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Table 1. Average of recovery data (RM%), repeatability (RSDr%) and reproducibility (RSDRw%) for the 33 pesticides at the three fortification levels, 0.01, 0.05 and 0.1 µg/g (n = 5 at each level).
Table 1. Average of recovery data (RM%), repeatability (RSDr%) and reproducibility (RSDRw%) for the 33 pesticides at the three fortification levels, 0.01, 0.05 and 0.1 µg/g (n = 5 at each level).
Level Spiking (0.01 µg/g)Level Spiking (0.05 µg/g)Level Spiking (0.1 µg/g)
RM: Recovery mean, RSDr: Repeatability, RSDRw: Reproducibility (within laboratory).
Table 2. Pesticide residue concentrations (mg/kg) for the dry, brine and stuffed preserved grapevine leaves market samples compared to EU-MRLs.
Table 2. Pesticide residue concentrations (mg/kg) for the dry, brine and stuffed preserved grapevine leaves market samples compared to EU-MRLs.
PesticideMRL (mg/kg)Dry Conservation BrandsBrine Conservation BrandsStuffed grapevine leaves Brands
Carbendazim0.1 *
Boscalid0.05 *13.9NDNDNDND3.21NDNDND1.52.4NDNDNDNDND3.5ND1.1NDNDND0.2ND
Chlorpyrifos0.05 *0.440.
Lambda-Cyhalothrin0.02 *
Fenazaquin0.01 *0.590.
Pyraclostrobin0.02 *0.020000NDNDNDND00.20NDNDNDNDND000NDNDNDND
Cyproconazole0.05 *0.0100.10.100.01NDNDND000.10NDND0.1ND000NDNDNDND
Hexaconazole0.01 *0.02ND00.300.02NDNDNDND00.6NDNDNDNDND0.100NDNDNDND
Tebuconazole0.02 *0.010ND000.01NDNDND0.6000NDNDND0.6000NDND0.1ND
Time (Months) Θ12113138ND148212151433899173353
Nr. pesticide/sample131081391211414111010442891282263
Nr. pesticide >MRL75510591141156744283731143
Values are the average of triplicate analysis of each sample. MRLs are those imposed by the European Commission (EU Pesticides Database, Reg. No. 396: 2005) on products with code number 0253000: vine leaves (grape leaves). The symbol (*) indicates the lower limit of determination corresponding to the molecule (EU/Reg. No. 34:2013). (ND) indicates that the pesticide is not detected. The symbol (Θ) indicates the time (Months) between the production date and the pesticide residues extraction date.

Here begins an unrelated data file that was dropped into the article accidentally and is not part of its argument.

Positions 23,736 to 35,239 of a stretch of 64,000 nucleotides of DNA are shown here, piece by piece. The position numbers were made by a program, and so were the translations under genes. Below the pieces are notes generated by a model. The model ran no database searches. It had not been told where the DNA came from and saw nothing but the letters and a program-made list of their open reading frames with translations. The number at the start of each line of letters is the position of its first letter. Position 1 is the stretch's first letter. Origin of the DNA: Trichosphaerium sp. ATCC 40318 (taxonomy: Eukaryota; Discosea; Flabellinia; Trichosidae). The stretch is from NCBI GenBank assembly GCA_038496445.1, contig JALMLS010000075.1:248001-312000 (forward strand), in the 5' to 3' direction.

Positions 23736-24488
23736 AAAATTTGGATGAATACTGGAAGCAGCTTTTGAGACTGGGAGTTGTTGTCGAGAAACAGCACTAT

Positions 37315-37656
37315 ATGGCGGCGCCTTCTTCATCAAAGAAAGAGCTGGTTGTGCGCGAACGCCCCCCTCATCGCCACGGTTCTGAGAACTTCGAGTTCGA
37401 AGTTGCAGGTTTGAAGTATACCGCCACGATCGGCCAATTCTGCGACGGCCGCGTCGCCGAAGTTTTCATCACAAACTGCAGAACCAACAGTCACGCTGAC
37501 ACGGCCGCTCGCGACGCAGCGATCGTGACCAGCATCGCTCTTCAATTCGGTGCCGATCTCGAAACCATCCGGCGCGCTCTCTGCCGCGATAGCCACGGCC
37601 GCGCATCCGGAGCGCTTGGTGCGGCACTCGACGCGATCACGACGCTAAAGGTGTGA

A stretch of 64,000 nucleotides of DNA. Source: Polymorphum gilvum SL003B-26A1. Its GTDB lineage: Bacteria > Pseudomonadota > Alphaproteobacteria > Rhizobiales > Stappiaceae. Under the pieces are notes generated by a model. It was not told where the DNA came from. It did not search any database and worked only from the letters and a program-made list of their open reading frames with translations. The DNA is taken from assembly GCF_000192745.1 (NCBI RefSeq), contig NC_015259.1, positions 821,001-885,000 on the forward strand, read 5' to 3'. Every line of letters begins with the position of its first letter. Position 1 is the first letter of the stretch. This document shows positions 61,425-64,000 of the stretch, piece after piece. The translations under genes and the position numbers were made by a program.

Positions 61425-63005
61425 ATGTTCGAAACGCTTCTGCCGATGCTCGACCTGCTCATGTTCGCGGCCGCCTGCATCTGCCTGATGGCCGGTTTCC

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Hayar, S.; Zeitoun, R.; Maestroni, B.M. Validation of a Rapid Multiresidue Method for the Determination of Pesticide Residues in Vine Leaves. Comparison of the Results According to the Different Conservation Methods. Molecules 2021, 26, 1176.

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Hayar S, Zeitoun R, Maestroni BM. Validation of a Rapid Multiresidue Method for the Determination of Pesticide Residues in Vine Leaves. Comparison of the Results According to the Different Conservation Methods. Molecules. 2021; 26(4):1176.

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Hayar, Salem, Rawan Zeitoun, and Britt Marianna Maestroni. 2021. "Validation of a Rapid Multiresidue Method for the Determination of Pesticide Residues in Vine Leaves. Comparison of the Results According to the Different Conservation Methods" Molecules 26, no. 4: 1176.